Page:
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Research: Introduction

Annual Report - 2006-2007

Discoveries in the Making

by Eileen A. Ellig

Behind the research benches at M. D. Anderson, there are thousands of investigators — young and seasoned alike — who are determined to unearth the causes of cancer and to translate their findings into new treatment options for patients.
While it’s clearly not a simple task, investigators continue to make fundamental discoveries that are providing “increasing insights into the inner wiring of cancer cells that distinguishes them from normal cells and helps to explain their abnormal behavior,” says Robert C. Bast Jr., M.D., vice president for translational research at M. D. Anderson.

Over the past year, for example, critical factors that regulate tumor cell growth, spread and survival have been identified. One finding suggests that the very building blocks of cells, the nucleotides, may actually promote cancer cell survival by functioning as natural inhibitors of proteins responsible for regulating cell death and, consequently, serve as a barrier that cells must overcome to undergo programmed cell death.

Another study reveals that molecules on the cell surface not only instruct cells to grow, but also travel to the nucleus, or the cell’s core, where they can act on genes and other proteins to regulate cell division and repair. Any disruption in normal cell functioning can lead to disease development. Investigators noted, for instance, that the absence or weak expression of a protein critical to protecting skin cells from harmful mutations leaves the cell’s genes vulnerable to silencing and causes genetic instability.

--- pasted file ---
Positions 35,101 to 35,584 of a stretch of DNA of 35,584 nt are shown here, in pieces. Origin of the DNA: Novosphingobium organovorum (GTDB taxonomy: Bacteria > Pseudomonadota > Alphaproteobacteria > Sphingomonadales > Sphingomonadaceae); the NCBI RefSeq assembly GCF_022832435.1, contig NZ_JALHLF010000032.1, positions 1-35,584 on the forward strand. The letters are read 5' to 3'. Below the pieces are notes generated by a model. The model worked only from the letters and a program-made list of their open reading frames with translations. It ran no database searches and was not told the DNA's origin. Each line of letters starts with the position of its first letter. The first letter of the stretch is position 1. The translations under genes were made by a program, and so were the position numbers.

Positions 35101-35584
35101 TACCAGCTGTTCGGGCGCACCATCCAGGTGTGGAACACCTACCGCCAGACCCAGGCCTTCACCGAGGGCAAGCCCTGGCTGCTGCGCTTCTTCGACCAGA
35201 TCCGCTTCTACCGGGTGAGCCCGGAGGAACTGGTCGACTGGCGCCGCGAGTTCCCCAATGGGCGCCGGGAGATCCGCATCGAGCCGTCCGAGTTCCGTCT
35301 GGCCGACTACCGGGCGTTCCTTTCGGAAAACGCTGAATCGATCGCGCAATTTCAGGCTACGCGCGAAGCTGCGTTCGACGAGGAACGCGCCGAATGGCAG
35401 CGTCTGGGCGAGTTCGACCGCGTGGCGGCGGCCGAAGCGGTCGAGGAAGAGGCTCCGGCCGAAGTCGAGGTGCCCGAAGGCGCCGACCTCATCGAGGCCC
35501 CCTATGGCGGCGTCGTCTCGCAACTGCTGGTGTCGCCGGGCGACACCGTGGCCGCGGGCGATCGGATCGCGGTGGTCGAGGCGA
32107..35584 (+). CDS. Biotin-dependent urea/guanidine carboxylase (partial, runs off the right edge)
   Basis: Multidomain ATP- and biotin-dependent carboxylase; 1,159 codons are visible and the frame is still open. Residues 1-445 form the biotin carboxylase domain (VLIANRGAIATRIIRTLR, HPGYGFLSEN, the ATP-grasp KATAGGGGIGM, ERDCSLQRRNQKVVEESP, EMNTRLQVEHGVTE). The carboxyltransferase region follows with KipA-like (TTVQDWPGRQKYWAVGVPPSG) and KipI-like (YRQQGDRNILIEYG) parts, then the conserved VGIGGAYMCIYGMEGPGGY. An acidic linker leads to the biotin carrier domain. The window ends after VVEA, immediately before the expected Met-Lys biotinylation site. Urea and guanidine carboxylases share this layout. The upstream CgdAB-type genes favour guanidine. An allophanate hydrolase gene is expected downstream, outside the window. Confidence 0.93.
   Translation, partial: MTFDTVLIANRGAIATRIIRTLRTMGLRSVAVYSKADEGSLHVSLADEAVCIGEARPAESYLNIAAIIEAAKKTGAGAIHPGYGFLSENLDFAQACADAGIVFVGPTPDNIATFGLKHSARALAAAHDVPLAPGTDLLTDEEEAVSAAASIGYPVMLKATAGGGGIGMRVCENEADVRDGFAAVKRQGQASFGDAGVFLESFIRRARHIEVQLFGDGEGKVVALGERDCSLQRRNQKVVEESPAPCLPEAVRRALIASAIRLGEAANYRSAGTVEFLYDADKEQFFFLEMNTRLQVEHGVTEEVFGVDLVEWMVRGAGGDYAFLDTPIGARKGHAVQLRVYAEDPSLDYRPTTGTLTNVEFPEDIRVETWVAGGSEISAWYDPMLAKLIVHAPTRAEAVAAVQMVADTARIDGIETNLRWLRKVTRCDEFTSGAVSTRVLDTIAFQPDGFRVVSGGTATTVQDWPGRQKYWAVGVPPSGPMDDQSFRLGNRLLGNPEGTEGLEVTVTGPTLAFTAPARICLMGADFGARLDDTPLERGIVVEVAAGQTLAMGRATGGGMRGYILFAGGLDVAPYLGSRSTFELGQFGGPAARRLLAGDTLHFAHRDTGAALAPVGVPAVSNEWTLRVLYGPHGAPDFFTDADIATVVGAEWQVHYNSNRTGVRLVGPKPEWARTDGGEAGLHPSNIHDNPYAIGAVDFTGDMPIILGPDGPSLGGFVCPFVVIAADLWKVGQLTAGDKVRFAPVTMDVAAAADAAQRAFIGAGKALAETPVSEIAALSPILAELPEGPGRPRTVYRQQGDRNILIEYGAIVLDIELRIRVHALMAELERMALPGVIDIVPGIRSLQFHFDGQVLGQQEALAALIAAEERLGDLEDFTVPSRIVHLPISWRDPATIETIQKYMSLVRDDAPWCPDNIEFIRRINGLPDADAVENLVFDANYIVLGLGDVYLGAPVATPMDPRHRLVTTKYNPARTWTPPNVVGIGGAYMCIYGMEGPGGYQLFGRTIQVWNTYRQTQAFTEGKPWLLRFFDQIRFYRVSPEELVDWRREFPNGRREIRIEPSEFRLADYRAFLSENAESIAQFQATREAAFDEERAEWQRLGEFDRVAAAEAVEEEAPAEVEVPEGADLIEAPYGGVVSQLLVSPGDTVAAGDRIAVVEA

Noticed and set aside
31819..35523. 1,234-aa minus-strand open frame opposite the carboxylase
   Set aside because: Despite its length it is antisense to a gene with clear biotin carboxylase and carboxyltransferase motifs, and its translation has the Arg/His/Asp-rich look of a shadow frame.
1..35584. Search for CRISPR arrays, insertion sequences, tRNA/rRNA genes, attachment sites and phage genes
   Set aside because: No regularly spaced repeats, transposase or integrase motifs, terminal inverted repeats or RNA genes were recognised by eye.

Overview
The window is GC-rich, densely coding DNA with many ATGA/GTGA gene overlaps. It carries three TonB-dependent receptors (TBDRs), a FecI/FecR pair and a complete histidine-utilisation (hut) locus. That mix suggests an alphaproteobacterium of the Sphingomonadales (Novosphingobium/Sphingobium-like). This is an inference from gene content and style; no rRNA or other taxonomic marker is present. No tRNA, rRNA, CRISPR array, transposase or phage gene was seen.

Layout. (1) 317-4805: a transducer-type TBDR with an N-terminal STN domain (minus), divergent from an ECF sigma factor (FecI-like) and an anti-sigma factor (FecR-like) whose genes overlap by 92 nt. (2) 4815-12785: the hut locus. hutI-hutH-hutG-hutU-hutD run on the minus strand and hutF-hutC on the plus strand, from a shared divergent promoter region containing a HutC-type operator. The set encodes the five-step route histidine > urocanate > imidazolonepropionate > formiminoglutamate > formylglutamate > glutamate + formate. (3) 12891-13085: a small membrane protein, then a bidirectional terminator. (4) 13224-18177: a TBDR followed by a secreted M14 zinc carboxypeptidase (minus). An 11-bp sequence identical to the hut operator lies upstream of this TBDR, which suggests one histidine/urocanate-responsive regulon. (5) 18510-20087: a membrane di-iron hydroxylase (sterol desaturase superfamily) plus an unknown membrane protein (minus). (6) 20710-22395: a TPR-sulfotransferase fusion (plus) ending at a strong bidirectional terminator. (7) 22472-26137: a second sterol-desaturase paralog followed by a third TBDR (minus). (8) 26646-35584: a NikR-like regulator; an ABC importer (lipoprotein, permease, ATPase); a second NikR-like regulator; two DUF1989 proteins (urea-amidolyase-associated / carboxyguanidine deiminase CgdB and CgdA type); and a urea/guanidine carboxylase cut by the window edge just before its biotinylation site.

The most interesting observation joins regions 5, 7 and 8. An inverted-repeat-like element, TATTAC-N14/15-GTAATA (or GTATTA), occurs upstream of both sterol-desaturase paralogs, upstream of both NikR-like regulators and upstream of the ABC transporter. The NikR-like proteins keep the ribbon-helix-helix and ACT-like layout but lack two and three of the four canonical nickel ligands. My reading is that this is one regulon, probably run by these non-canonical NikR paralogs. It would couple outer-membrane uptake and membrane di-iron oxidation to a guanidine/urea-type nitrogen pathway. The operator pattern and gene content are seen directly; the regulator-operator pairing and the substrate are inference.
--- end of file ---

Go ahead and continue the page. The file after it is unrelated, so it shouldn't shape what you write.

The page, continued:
Still other studies point to specific precancerous genes that, when inactivated, allow early growth of premalignant cells in the development of bladder and, possibly, other cancers.

Basic observations like these are essential for uncovering new targets for therapy. In separate studies, for instance, investigators have learned that a key protein overexpressed in brain tumors and a defective version of a tumor suppressor gene in non-small cell lung cancers may serve as potential biomarkers for determining which chemotherapy agents will be most effective in treating these diseases. Too often, tumors become resistant to therapy by turning on specific survival factors, making them more difficult to treat.

It’s not enough to identify these targets, however. Investigators must then develop methods to target these specific abnormalities, selectively destroying cancer cells. In the past year, various research teams have been busy devising ways to package tumor-killing viruses or corrective genes by either encasing them in tiny balls of fat known as liposomes, or inserting them into nanoparticles (particles so small that they are measured in billionths of a meter).

Of particular note is a preclinical study showing that a molecularly engineered delivery system can selectively embed a gene in pancreatic tumors, leading to the shrinkage or, in some cases, elimination of these cancer cells. Investigators also found that this therapeutic approach can inhibit the spread of disease and prolong survival with virtually no toxicity. They’re planning to test this system in patients in a clinical trial.

While the steady decline in federal funding for cancer research threatens to slow the pace of discovery, M. D. Anderson investigators are pushing forward. With more research grants awarded by the National Cancer Institute than any other academic institution, including 10 NCI-funded Specialized Programs of Research Excellence grants, and research support from all sources totaling approximately $445 million in 2007, they continue to translate their understanding of cells and tissues at the molecular level into better approaches for the diagnosis, detection and treatment of cancer.

“Our goal in research is to understand cancer in sufficient detail so that we can individualize therapy to predict exactly which drugs would be most effective for treating a particular cancer patient’s tumor with the least toxicity,” Bast says. “If we are to realize this goal, we need to work as efficiently and as effectively as possible.”

Full speed ahead.

© 2015 The University of Texas MD Anderson Cancer Center